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Unity Tour helps raise funds for fallen officers during National Police Week

POSTED: May 17, 2013 12:11 a.m.

In conjunction with National Police Week and the honoring of fallen officers, the Gainesville Police Department is lit up blue at night.

“This week is a time for all law enforcement to reflect on those that have paid the ultimate sacrifice in service to their communities and it is also a time for the public we serve to do the same,” Gainesville Police Chief Brian Kelly said. “Our officers go into work each and every day leaving their families behind, not knowing what the day may bring nor whether they will make it home to their loved ones, and that is something we as a community should never forget and should not only remember this week but every week of the year.”

Three officers honored fallen comrades in a big way.

Master Police Officers Griggs Wall, Mike Huckaby and Cpl. Kevin Holbrook set out early in the morning May 7 for the Police Unity Tour.

“Our officers show the same compassion daily in their service to the Gainesville community and it fills me with pride to have them do the same as they traveled north bicycling in the Police Unity Tour in support of their fallen comrades,” Kelly said. “Public safety is definitely a calling and not just anyone can do the job.”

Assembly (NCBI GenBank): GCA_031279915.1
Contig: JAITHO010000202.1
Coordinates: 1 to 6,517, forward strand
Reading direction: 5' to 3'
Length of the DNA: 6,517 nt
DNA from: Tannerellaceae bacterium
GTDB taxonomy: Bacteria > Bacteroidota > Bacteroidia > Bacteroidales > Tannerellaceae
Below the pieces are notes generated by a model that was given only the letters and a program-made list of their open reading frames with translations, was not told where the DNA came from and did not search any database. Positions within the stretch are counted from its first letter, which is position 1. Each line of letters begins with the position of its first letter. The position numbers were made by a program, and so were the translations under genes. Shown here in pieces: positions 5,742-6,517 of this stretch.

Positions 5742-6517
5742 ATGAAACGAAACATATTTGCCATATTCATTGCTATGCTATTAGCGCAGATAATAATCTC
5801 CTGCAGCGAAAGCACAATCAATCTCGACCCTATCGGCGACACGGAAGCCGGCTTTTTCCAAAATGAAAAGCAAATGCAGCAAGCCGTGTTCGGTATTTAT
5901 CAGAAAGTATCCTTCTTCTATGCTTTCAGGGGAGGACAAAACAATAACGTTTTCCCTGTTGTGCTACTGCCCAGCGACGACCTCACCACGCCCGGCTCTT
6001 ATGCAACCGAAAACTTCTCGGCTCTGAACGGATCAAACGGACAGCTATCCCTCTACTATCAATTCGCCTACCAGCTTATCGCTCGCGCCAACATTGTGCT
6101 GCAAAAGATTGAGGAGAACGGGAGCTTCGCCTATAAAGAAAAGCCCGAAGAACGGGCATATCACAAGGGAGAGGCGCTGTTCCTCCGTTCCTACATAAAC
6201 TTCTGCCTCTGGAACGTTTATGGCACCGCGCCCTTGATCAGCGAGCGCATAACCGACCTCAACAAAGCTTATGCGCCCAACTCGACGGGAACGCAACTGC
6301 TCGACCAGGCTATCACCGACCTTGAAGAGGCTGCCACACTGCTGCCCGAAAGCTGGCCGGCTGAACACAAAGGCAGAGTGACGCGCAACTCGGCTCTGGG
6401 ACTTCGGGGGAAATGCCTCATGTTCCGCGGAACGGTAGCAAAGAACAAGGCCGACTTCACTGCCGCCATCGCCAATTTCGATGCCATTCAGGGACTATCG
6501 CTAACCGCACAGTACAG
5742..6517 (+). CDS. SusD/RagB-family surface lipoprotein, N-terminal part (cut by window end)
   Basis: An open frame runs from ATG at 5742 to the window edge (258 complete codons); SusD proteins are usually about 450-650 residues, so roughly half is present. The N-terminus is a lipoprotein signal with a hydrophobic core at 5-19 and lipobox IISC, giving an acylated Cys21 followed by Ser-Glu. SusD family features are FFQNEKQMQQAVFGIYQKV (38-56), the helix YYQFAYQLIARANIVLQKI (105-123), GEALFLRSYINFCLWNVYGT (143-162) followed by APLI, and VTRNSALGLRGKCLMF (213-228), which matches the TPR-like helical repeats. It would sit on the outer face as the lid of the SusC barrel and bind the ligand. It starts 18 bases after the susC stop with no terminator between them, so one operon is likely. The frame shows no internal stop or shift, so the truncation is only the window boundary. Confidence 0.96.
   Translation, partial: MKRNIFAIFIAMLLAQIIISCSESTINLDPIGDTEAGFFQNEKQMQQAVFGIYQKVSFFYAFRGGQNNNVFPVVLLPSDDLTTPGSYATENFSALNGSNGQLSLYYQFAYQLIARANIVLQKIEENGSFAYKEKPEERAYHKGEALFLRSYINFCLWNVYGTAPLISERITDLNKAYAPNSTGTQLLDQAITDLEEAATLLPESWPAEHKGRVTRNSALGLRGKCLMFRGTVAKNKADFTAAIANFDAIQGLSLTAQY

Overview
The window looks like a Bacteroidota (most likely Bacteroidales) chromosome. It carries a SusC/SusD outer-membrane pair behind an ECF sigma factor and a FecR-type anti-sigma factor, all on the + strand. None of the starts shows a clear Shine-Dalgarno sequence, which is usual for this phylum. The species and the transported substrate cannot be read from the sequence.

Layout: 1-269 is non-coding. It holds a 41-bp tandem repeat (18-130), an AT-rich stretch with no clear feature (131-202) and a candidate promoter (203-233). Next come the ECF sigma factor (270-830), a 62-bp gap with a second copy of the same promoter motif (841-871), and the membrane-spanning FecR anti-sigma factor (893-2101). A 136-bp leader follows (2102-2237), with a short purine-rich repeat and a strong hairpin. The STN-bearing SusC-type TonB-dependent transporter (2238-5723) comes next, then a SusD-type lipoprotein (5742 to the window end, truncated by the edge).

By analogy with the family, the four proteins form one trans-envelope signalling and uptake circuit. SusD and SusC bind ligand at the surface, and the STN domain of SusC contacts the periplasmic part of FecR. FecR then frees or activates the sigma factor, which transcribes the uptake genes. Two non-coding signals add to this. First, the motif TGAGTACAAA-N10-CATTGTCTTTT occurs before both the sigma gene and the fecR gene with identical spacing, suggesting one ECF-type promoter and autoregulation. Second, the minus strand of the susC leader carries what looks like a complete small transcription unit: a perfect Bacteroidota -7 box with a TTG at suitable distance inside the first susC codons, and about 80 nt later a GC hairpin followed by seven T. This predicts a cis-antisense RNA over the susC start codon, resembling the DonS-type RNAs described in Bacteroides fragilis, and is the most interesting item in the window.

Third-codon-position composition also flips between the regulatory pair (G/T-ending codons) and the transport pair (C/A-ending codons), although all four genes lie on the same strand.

Just having the fitness for the trip was a hurdle alone — officers biked between 250 and 300 miles from Portsmouth, Va., into Washington, D.C.

Officers funded themselves, and the trip itself is also a fundraiser; money raised goes to the under-construction fallen officer museum in Washington and National Law Enforcement Officers Memorial at Judiciary Square, where the trip culminated Monday with a candlelight vigil.

Holbrook, one of the participants who raised the $2,000 for the trip, and spokesman for the Gainesville department, explained the process.

“We met up with officers from the Georgia State Patrol and Georgia Department of Natural Resources. This year we had officers from Doraville Police Department, and Athens-Clarke County Police Department — that was our local group,” he said. “Then we meet another group of around 1,800 riders from all over the country. There are different chapters throughout the country, ours is the Southeastern chapter. We met with 1,800 officers, then all rode in to D.C. together to the memorial.”

Holbrook described the vigil as heart-wrenching and emotional.

“People sometimes tend to forget that officers are people. We do have emotions, we do have hearts. Going through the memorial service, you’re hard-pressed to find a dry eye throughout that service,” Holbrook said.

Holbrook said the experience serves both the memorial fund, former colleagues of the fallen, but most importantly, surviving family members.

“It gives them that closure, and support they need to make it through every day. We may go through the hurt, the pain, of this 250-, nearly 300-mile ... ride, but the pain is nothing compared to the pain they live with everyday,” Holbrook said.

Holbrook noted that while in the history of the department only two officers have been lost, it’s an experience that feels close to home for all law enforcement agencies.

“With it being National Police Week, participating in the tour allows us to one, raise awareness of those who have died, and two, show our respect for those officers,” he said.


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